I’ve been thinking about something lately that’s made me reconsider my level of commitment to Schedule 7 painkillers: the global economy is exhibiting the very worst symptoms of the Second Law of Thermodynamics, how did we get here and where might we go? After not a few afternoons slamming my head into a mirror like a whiskey-soaked budgerigar I had an idea. It all starts with WB Yeats…
TURNING and turning in the widening gyre
The falcon cannot hear the falconer;
Things fall apart; the centre cannot hold;
Mere anarchy is loosed upon the world,
The blood-dimmed tide is loosed, and everywhere
The ceremony of innocence is drowned;
The best lack all conviction, while the worst
Are full of passionate intensity.
-The Second Coming, William Butler Yeats 1919
Yeats was an Irish eccentric with a penchant for Indian Magic and turning a fine phrase. During that nasty little cavalry-vs-machine-gun-bust-up-in-France, a 51-year-old Yeats was not fighting but madly in love with a woman addicted to chloroform. Of course. He proposed to her; she said no. A few months later he popped the question to her daughter. She wasn’t addicted to chloroform. She was 21 and she also said no. He was a loon, to be sure, but you could say there was a certain method to his madness. He wrote the poem at 54 and at 58 was awarded the Nobel Prize in Literature. It appears some people took him seriously despite the penchant for lovers either exceedingly young or seemingly dead.
All I need us to look at for this particular lark is what Yeats thought of the word ‘gyre’. In essence it’s an endless spiral outwards. Yeats saw this vuvuzela-shape as a brilliant visual aid for a theory of history and metaphysics that was given to him through
the spirit world a dangerous postcoital chloroform mishap his Ancestors, which he describes in a book called ‘A Vision’. Duh. Basically, once a trend starts (the lip piece of our vuvuzela) it tends to grow into a meme; thence a zeitgeist; which eventually turns into the feral B flat we know and love to hate. At that exact moment, in the face of such massive trumpeting excesses, the polar opposite ideal will be born and become the lip piece of the next vuvzela, the next trend. Human history is defined by reaction, not action. In 1921 Yeats believed the world was on the precipice of an apocalyptic moment, as history reached the end of the outer gyre and began moving along the inner. He was wrong. I sit here 90 years later feeling much the same way and I get the distinct impression that I’m wrong too. Aluta Continua. Life, and the struggle, will go on.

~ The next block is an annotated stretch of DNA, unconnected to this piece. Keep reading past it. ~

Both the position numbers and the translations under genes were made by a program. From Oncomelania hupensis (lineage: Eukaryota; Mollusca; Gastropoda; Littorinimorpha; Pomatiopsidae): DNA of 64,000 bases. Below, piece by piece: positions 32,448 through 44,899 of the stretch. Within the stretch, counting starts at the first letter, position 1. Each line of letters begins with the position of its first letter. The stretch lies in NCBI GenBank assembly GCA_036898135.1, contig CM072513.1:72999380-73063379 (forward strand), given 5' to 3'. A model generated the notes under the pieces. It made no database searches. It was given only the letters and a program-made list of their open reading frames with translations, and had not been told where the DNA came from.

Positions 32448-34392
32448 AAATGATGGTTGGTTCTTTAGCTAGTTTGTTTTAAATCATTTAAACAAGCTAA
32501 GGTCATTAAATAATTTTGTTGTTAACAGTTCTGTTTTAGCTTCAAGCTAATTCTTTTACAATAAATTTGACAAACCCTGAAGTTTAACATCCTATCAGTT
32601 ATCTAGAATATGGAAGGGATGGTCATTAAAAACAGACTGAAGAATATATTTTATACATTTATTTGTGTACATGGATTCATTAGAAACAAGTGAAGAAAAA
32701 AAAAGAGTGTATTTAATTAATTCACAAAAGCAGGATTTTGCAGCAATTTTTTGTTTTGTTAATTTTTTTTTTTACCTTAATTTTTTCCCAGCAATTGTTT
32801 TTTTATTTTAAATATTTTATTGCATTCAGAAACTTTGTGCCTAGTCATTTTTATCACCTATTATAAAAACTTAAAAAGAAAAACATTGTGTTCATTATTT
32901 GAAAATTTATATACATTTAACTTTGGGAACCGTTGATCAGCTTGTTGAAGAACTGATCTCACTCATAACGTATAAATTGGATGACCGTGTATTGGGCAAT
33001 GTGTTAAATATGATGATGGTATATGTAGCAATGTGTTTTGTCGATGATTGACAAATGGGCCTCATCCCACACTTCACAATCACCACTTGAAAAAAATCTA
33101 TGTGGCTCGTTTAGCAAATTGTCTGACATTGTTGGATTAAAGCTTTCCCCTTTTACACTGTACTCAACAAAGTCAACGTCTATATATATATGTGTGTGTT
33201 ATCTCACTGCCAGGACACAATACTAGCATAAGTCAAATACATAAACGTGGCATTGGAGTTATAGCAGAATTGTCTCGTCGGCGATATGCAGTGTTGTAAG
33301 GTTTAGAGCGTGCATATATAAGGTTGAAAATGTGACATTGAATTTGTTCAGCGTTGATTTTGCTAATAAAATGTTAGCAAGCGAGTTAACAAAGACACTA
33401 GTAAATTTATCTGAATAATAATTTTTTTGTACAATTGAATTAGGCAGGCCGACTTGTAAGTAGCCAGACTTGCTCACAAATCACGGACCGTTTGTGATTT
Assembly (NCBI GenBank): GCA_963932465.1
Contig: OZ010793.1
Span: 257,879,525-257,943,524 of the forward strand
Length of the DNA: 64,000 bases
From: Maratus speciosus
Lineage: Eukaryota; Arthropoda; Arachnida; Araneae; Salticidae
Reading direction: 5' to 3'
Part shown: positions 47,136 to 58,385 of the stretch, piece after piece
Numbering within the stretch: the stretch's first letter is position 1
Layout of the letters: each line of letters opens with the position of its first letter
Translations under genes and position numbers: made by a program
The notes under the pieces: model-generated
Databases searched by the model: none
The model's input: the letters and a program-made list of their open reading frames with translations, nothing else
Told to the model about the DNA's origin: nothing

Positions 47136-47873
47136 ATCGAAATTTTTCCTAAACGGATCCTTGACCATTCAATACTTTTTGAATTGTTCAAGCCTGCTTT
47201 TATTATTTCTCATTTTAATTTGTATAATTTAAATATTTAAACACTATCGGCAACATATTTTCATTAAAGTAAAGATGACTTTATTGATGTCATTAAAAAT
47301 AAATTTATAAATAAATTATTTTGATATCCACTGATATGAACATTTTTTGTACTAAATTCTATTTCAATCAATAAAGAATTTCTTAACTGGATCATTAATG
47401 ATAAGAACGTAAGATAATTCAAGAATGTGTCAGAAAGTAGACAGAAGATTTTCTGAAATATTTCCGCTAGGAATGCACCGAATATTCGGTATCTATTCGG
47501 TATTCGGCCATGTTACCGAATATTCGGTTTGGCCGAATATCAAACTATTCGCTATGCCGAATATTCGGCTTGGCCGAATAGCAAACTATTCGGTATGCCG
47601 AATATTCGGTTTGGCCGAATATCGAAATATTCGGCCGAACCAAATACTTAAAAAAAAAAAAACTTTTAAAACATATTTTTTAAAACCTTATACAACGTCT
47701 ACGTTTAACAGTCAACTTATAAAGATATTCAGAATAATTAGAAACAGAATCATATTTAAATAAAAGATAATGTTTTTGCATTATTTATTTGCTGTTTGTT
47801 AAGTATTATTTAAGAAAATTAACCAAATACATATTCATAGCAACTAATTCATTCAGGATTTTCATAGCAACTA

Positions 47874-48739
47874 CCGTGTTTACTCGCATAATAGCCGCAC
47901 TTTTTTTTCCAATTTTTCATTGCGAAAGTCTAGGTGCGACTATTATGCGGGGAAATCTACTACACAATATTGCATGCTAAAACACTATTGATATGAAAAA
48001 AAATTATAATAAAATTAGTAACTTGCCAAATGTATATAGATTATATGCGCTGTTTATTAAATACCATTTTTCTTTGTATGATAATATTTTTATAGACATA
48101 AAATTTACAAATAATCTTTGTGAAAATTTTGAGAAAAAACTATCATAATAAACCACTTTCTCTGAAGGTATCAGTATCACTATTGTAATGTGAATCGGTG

An example from America: After the great depression of 1929, people were understandably bummed, broke and tired. They moved away from the ‘wild party’ paradigm of the Roaring 20’s with the fantastical modernist conviction that if they could just calm down and do everything the ‘right’ way, it would all turn out fine. They tried to get their kids to act ‘right’. So the repressed children of the late 40’s and early 50’s gave rise to the rebellious Hippies of the late 60’s and early 70’s who were the direct cause of 80’s and 90’s yuppies and corporate greed.
The problem of course is that you can react negatively to the current trend in a number of ways. Not everybody who hated hippies turned to disco and Wall Street, some turned to Rock which churned out grunge-tards that led from Goths to Hipsters in response. Instead of one vuvuzela spawning only one other along a two-dimensional plane, you get hundreds in all directions and it makes thinking about them all at the same time very difficult to do without bleeding from the nose or foaming at the mouth.